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niraD

10 mistakes to avoid while geocaching

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On 2/26/2019 at 7:44 PM, barefootjeff said:

I couldn't let this slip by without comment, could I? From my 971 finds to date, I've only put something on my feet twice and both those involved oyster shells. The rest of my finds, DNFs and hides were all done barefoot. Anyway, what's wrong with a bit of mud? And in bare feet I'm much more sure-footed when navigating steep and slippery.

 

 

I think a better rule would be to make sure your feet are comfortable and sturdy, regardless of what is (or is not) on them.  For some, that is sturdy shoes.  For me, it's flip flops!  I hold my footing MUCH better in flip flops than in bulkier shoes.  People are built differently and have different walking experiences, so one person's $600 hiking boots might be another person's stumbles.

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On 4/30/2019 at 10:17 AM, RocTheCacheBox said:

11  - DO NOT replace a cache you think is missing without first notifying the CO and getting permission.

 

This one should be in the top three.  Throwdowns are my pet peeve!

 

  • Upvote 1

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10 hours ago, Ageleni said:

 

I think a better rule would be to make sure your feet are comfortable and sturdy, regardless of what is (or is not) on them.  For some, that is sturdy shoes.  For me, it's flip flops!  I hold my footing MUCH better in flip flops than in bulkier shoes.  People are built differently and have different walking experiences, so one person's $600 hiking boots might be another person's stumbles.

I have done quite a few tours of middle eastern archeological/historical sites and my footwear of choice is sandals, never a problem. I wonder what the locals were wearing 3,000 years ago?:unsure:

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12 hours ago, Ageleni said:

 

I think a better rule would be to make sure your feet are comfortable and sturdy, regardless of what is (or is not) on them.  For some, that is sturdy shoes.  For me, it's flip flops!  I hold my footing MUCH better in flip flops than in bulkier shoes.  People are built differently and have different walking experiences, so one person's $600 hiking boots might be another person's stumbles.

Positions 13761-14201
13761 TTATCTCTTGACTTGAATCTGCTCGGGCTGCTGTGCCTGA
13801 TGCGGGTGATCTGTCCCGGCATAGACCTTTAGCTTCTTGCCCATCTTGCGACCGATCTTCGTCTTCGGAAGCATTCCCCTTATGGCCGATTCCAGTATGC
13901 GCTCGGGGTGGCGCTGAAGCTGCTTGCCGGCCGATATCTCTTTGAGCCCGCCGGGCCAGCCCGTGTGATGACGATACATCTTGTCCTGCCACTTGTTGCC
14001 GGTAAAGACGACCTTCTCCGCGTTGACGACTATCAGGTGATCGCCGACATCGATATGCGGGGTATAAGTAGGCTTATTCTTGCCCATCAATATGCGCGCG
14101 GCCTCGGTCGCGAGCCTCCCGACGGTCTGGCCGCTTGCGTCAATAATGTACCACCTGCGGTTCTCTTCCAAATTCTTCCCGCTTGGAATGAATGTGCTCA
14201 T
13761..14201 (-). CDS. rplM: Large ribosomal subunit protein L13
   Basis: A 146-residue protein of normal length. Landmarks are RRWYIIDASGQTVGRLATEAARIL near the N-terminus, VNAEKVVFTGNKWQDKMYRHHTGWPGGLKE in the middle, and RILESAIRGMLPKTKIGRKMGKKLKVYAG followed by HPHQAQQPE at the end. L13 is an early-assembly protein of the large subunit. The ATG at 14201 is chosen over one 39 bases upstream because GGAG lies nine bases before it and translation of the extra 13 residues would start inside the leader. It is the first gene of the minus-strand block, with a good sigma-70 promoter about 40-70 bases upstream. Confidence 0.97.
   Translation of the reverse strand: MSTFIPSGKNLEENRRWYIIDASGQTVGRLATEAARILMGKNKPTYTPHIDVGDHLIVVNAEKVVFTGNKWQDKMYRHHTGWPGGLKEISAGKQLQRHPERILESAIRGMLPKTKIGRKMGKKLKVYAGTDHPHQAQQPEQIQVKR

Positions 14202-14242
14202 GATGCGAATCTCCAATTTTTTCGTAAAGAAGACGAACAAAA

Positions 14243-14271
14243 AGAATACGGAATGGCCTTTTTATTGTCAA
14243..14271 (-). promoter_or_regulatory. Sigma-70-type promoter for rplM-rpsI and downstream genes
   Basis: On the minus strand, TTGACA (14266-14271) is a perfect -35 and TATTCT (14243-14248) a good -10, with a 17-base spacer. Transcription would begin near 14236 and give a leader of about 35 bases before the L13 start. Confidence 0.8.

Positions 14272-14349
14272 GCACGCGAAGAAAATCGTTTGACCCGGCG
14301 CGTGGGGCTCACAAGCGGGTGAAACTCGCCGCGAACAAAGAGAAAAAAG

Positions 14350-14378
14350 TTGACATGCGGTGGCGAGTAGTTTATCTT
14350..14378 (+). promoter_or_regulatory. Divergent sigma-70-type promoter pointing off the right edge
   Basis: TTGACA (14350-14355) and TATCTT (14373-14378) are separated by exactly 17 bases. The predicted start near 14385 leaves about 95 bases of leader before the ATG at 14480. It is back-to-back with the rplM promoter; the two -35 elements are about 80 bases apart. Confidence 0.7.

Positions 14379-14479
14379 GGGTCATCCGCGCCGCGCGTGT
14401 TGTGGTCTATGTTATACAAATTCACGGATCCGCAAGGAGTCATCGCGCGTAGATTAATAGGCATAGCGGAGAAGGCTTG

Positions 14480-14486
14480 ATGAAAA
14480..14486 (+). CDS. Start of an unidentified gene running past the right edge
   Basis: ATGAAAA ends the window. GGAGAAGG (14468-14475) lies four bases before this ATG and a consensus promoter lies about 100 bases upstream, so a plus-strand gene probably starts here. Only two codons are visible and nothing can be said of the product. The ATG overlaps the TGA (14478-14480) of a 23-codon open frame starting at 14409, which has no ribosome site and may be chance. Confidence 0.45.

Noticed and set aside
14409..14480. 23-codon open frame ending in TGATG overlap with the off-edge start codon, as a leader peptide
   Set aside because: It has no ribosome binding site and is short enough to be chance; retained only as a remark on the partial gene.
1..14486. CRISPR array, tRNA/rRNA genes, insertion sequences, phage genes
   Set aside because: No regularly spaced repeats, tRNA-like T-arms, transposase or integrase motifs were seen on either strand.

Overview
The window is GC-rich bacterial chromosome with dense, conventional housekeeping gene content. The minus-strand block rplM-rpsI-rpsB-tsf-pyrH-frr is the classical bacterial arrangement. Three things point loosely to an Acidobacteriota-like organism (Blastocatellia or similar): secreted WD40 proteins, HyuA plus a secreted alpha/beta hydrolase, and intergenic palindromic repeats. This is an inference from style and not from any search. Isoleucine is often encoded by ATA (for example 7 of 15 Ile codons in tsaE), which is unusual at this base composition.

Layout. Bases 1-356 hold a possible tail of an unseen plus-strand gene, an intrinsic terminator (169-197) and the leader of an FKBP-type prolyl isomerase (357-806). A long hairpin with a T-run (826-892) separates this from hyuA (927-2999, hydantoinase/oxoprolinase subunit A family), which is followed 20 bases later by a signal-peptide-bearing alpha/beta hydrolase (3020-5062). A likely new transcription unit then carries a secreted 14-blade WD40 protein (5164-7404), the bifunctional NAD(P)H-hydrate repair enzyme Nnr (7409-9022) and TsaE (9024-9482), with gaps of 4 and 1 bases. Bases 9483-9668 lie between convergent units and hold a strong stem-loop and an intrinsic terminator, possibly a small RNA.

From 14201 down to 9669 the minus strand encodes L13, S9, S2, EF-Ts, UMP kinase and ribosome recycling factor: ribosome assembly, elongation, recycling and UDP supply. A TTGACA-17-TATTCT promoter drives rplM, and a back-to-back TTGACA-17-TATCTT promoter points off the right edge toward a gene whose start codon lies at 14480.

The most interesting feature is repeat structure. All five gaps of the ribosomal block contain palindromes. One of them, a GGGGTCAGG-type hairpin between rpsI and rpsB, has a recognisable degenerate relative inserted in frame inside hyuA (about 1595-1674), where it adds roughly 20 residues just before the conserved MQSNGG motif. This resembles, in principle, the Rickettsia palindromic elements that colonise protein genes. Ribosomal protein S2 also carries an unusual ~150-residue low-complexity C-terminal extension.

I have an impaired sense of balance due to Meniere's disease so I think being able to directly feel the ground through my soles helps compensate for that, but ever since I was a little kid I've always preferred to walk barefoot everywhere. I feel awkward and clumsy if I have to put any footwear on.

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On 2/27/2019 at 10:46 AM, niraD said:

There's a new blog post: 10 mistakes to avoid while geocaching. The short version is:

  1. Forgetting to bring a pen
  2. Not reading the cache description
  3. Not checking the latest activity
  4. Not using your geo-senses
  5. Forgetting to make a List
  6. Not CITO-ing
  7. Not being safe
  8. Not staying aware of your surroundings
  9. Not wearing the right shoes
  10. Letting mistakes ruin your geocaching outing 

 

So, what's missing from this list? I'll suggest: 4b. Relying too much on your geo-senses.

 

Some of my longest searches have been for caches that were near one or more "obvious locations", but the cache wasn't hidden in one of those "obvious locations". After spending far too much time examining those "obvious locations" in minute detail, I finally took a step back and spotted the cache, which was hidden nearby in a different manner from what I was expecting.

All rules broken by me lol

 

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On 2/27/2019 at 7:33 PM, K13 said:
On 2/27/2019 at 6:42 PM, The A-Team said:

I started typing a reply similar to this yesterday and then got sidetracked. It does seem like the importance of the description is minimized in an increasing number of places. If anything, things like the official app should be encouraging REQUIRING users to at least open the description. It might not be a bad idea to have new ALL users be forced to open the description for the first X all the caches they seek, in order to reinforce how important some of the information in the description can be.

 

On 2/28/2019 at 2:56 PM, EggsTheBest said:

Another thing I can add, is checking the attributes

 

From a recent log on one of my caches.

Quote

After looking for a few minutes for what I guessed was a micro I decided to do what I should have done first, read the description and size. After that I was sure I knew where the cache had to be, but it just looked so undisturbed. Sure enough, that was where the cache was hiding.

 

 

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